Guess who? Chimpanzee faces reveal family relationships

Researchers from the University of St Andrews have shown for the first time that not only do wild chimpanzees tend to look like their family members, but also some relationships are easier to detect than others.

The origins of human society are more complex than we thought

In many popular accounts of human prehistory, civilization emerged in a linear fashion. Our ancestors started as Paleolithic hunter-gatherers living in small, nomadic and egalitarian bands. Later, they discovered farming ...

Why the Dutch keep holding to the image of Black Pete

Analogous to Santa Klaus in the West, every December, the saint Sinterklaas brings gifts to the good children in the Netherlands. However, the latter is not assisted by a Christmas elf, but by what appears as a 'devilish' ...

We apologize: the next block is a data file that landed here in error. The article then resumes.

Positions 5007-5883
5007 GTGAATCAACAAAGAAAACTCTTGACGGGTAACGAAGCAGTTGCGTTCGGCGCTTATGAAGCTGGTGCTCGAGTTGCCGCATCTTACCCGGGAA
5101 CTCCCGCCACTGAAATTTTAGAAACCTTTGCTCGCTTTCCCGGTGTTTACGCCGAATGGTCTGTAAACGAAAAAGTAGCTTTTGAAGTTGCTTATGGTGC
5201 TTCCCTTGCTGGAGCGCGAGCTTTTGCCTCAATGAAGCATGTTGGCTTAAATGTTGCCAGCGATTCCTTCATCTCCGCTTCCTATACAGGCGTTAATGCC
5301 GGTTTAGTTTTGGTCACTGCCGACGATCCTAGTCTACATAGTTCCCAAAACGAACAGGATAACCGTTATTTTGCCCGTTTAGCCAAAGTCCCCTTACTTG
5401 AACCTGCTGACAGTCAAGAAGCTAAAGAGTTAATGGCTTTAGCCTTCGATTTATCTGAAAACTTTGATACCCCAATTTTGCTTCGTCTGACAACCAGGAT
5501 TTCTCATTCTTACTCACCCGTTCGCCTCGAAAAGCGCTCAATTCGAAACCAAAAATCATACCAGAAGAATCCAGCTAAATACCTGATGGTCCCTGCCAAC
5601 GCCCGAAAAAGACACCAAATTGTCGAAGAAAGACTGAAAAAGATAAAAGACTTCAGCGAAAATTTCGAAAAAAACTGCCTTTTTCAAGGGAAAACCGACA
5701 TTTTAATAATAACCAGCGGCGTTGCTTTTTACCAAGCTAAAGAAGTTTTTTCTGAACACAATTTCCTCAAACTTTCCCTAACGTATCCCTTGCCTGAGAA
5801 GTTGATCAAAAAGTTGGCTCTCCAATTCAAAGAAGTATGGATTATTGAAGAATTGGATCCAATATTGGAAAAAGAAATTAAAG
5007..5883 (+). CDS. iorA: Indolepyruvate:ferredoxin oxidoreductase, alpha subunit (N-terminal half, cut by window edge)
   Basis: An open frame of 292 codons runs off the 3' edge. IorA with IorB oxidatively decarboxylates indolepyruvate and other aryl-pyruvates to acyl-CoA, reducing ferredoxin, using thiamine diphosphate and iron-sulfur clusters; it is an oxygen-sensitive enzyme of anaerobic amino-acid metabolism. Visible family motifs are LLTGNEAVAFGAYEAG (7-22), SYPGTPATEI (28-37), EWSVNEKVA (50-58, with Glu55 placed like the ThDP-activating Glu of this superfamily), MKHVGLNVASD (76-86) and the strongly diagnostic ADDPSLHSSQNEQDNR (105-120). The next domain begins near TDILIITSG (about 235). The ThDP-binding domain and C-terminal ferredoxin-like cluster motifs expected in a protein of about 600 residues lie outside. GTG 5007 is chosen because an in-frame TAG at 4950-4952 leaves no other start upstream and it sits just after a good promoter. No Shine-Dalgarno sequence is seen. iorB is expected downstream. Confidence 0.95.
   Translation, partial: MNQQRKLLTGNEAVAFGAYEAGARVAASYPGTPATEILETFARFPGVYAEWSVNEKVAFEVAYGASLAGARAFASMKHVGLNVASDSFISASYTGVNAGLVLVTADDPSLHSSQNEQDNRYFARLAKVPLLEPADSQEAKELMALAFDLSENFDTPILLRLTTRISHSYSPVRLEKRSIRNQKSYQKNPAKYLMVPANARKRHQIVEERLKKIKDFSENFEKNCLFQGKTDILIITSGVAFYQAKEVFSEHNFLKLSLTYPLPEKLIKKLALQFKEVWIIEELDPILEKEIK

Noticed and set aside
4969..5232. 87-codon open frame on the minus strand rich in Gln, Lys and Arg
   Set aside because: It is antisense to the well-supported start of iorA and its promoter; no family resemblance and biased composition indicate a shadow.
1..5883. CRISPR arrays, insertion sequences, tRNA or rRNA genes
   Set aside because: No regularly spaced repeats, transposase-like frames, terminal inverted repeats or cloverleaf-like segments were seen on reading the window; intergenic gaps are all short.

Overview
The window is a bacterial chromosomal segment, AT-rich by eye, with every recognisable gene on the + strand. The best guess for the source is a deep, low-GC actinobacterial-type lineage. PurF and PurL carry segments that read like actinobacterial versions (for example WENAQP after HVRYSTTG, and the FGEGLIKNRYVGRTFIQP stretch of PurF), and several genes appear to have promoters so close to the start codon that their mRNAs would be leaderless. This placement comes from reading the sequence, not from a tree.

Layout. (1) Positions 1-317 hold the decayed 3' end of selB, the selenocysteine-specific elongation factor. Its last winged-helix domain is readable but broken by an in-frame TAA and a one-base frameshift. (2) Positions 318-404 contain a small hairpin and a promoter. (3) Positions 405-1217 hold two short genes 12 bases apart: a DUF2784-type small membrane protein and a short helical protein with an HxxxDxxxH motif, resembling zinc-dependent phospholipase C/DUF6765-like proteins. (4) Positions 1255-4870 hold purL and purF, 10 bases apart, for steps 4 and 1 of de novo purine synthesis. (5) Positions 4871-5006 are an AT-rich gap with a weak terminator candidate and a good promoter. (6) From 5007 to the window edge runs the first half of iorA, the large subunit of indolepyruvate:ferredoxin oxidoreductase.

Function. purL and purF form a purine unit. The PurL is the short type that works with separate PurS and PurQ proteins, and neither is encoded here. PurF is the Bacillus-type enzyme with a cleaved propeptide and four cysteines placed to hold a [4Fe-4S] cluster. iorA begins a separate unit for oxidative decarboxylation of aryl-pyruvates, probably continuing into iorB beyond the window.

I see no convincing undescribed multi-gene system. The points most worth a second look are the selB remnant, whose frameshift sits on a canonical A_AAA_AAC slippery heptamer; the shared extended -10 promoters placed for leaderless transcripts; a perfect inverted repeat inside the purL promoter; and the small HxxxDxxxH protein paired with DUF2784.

Strange fossil solves giraffe evolutionary mystery

Fossils of a strange early giraffoid have revealed the key driving forces in giraffe evolution, according to a study led by researchers from the Institute of Vertebrate Paleontology and Paleoanthropology (IVPP) of the Chinese ...

High-ranking naked mole-rats are more resilient

Naked mole-rats are full of surprises. The latest is that higher-ranked mole-rats most likely have an immunological advantage over animals with lower social status, a discovery made by Professor Gary Lewin's lab at the MDC. ...

The single population is growing, and it's time to grow with it

Recent Pew Research Center data shows that nearly half of U.S. adults are unmarried––and half of that population is not interested in dating. Yet, being in a relationship and, ultimately, a marriage continues to be a ...

Animal aggression depends on rank within social hierarchies

Humans and animals alike constantly size up one another. In the workplace, a new employee quickly learns which coworkers are the most respected—and therefore hold more power. Big brothers boss around little brothers. In ...

Two genes regulate social dominance

Rank in social hierarchy is a condition not solely claimed by humans. In the animal kingdom, male peacocks exhibit brightly colored plumes to illustrate dominance, and underwater, male fish show pops of bright colors to do ...

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